We set up the tent, ate lunch, read on the rocky beach for a while and 2.5km trail along the shore. Very flat, the trail began its life as the route the letter carrier took, delivering mail to the fishing communities along the shore.
It was the first entirely sunny day we'd experienced. Of course, as I write, it's clouding over.
The only drawback to this place is the lack of drinking water. We brought a lot with us, but we don't have a filter.
There's a tap that gives fresh water, but there's a big sign saying you have to boil it for ten minutes before you can drink it. (It's easy to see why. The water is the colour of earl grey tea). Good thing we have loads of stove fuel.
Saturday, August 27, 4:52pm, Green Point
Feeling Fried. Good fried, but a bit embarassed at how dopey I feel in comparison to Irene's alert self.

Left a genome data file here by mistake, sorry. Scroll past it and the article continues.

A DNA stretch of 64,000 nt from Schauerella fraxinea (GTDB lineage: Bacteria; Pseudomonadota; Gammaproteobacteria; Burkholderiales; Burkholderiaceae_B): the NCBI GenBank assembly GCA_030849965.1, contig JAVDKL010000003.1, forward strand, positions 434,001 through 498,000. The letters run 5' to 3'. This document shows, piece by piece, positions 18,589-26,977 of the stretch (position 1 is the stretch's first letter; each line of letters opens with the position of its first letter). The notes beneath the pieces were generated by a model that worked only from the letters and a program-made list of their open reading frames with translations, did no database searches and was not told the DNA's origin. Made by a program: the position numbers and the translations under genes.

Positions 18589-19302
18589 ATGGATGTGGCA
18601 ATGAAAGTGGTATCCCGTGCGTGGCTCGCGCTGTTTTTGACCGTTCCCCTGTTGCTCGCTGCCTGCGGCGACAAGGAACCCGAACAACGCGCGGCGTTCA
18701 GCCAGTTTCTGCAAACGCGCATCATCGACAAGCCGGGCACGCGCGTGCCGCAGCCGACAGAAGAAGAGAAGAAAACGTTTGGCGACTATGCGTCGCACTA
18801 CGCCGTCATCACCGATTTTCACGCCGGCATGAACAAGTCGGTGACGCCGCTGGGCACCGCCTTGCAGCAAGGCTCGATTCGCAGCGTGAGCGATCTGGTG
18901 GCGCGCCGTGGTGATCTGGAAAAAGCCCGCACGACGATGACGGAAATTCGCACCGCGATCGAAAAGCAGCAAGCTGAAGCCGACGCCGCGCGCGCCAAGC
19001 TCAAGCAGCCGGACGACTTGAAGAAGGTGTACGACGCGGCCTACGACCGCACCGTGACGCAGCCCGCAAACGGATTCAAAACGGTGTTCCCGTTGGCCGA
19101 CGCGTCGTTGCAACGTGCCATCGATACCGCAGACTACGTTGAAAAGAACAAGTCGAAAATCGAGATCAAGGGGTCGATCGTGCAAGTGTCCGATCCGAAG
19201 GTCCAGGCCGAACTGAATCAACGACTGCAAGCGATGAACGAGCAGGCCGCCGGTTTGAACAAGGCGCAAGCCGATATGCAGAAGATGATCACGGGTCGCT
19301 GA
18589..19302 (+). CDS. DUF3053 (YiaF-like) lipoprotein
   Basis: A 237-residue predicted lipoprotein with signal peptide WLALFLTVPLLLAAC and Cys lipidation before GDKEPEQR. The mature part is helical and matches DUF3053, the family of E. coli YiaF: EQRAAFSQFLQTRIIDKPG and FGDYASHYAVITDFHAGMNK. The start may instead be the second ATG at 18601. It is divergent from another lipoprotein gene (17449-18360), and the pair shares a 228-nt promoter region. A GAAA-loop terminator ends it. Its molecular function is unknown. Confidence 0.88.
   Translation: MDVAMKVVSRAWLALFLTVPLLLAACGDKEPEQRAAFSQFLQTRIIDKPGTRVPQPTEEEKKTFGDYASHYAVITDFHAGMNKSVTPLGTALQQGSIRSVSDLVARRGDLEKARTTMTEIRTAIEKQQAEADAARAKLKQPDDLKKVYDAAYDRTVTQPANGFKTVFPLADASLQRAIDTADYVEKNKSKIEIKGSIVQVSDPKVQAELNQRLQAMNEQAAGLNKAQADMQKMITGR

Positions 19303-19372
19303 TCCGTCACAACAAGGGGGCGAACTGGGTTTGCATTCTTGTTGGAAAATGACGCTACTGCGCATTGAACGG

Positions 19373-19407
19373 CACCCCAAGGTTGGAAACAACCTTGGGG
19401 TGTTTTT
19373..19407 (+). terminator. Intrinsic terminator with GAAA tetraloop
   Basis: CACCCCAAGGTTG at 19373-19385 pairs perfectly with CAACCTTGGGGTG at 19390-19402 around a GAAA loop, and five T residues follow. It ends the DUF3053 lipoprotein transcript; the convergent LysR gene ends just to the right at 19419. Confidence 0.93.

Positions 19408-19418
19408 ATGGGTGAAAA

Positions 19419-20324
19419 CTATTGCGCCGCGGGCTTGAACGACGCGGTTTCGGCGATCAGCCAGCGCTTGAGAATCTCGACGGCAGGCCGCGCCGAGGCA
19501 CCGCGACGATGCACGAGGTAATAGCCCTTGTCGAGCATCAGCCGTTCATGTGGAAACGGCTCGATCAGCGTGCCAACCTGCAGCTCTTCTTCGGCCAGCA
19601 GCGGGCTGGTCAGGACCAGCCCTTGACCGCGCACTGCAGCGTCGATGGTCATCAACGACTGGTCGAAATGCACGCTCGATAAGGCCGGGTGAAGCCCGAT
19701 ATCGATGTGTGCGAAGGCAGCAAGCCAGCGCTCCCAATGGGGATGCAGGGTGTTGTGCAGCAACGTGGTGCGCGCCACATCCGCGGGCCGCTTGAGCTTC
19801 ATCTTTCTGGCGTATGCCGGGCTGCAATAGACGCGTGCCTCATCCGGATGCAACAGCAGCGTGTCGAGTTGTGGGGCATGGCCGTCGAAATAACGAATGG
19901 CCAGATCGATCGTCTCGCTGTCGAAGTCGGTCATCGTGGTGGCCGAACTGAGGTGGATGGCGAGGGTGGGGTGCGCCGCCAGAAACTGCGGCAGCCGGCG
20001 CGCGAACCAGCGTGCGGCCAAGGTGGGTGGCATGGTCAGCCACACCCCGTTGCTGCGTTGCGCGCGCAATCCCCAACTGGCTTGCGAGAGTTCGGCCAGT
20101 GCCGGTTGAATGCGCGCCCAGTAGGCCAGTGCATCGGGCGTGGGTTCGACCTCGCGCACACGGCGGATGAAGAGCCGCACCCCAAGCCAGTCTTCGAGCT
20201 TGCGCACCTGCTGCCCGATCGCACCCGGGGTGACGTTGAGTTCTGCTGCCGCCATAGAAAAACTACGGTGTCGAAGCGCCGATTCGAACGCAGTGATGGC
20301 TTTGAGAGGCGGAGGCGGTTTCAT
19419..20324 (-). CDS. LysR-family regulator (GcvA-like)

Did I mention that I saw an arctic hare yesterday? The teensiest thing - a round ball of fluff with two tiny ears pointing up, head barely differentiated from its body.
Last night we ate dahl and grilled cheese sandwiches. Yum.
Green Point was party central last night. Some people showed up late and had music blaring and much whooping and hollering until lord knows when. This is why I hate car camping. Oh well.
But enough about last night. Today I hiked Gros Morne Mountain. Irene and I set out just before 8am. It's a quick drive to the trail head.
Irene wasn't planning on going all the way to the top, but she very thoughtfully put my pack together with
- 2l water
- emergency blanket
- big huge plastic bag aka shelter
- waterproof matches
- fleece, goretext jacket
- enough first aid gear to perform emergency surgery on a rugby team
- twelve kinds of snacks
to which I added
- trail map
- camera and wide angle lense